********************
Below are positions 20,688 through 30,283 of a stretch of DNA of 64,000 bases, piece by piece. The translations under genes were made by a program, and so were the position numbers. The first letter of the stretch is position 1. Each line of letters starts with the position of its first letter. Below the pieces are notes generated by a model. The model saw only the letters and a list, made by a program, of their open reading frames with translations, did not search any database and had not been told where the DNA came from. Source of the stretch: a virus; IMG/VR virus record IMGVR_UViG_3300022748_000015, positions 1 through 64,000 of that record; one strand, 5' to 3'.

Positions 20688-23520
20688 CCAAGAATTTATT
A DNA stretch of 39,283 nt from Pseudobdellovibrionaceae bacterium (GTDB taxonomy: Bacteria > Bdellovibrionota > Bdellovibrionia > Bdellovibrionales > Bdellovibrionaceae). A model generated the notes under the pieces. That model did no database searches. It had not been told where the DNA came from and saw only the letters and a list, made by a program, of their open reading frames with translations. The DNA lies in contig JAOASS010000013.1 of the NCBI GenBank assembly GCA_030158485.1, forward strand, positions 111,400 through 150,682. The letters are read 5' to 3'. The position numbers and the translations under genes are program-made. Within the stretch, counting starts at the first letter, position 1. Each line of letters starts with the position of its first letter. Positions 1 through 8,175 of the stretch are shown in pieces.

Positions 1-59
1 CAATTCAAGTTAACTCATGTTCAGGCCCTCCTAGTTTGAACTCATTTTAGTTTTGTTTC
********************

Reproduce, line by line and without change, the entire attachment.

Below are positions 20,688 through 30,283 of a stretch of DNA of 64,000 bases, piece by piece. The translations under genes were made by a program, and so were the position numbers. The first letter of the stretch is position 1. Each line of letters starts with the position of its first letter. Below the pieces are notes generated by a model. The model saw only the letters and a list, made by a program, of their open reading frames with translations, did not search any database and had not been told where the DNA came from. Source of the stretch: a virus; IMG/VR virus record IMGVR_UViG_3300022748_000015, positions 1 through 64,000 of that record; one strand, 5' to 3'.

Positions 20688-23520
20688 CCAAGAATTTATT
A DNA stretch of 39,283 nt from Pseudobdellovibrionaceae bacterium (GTDB taxonomy: Bacteria > Bdellovibrionota > Bdellovibrionia > Bdellovibrionales > Bdellovibrionaceae). A model generated the notes under the pieces. That model did no database searches. It had not been told where the DNA came from and saw only the letters and a list, made by a program, of their open reading frames with translations. The DNA lies in contig JAOASS010000013.1 of the NCBI GenBank assembly GCA_030158485.1, forward strand, positions 111,400 through 150,682. The letters are read 5' to 3'. The position numbers and the translations under genes are program-made. Within the stretch, counting starts at the first letter, position 1. Each line of letters starts with the position of its first letter. Positions 1 through 8,175 of the stretch are shown in pieces.

Positions 1-59
1 CAATTCAAGTTAACTCATGTTCAGGCCCTCCTAGTTTGAACTCATTTTAGTTTTGTTTC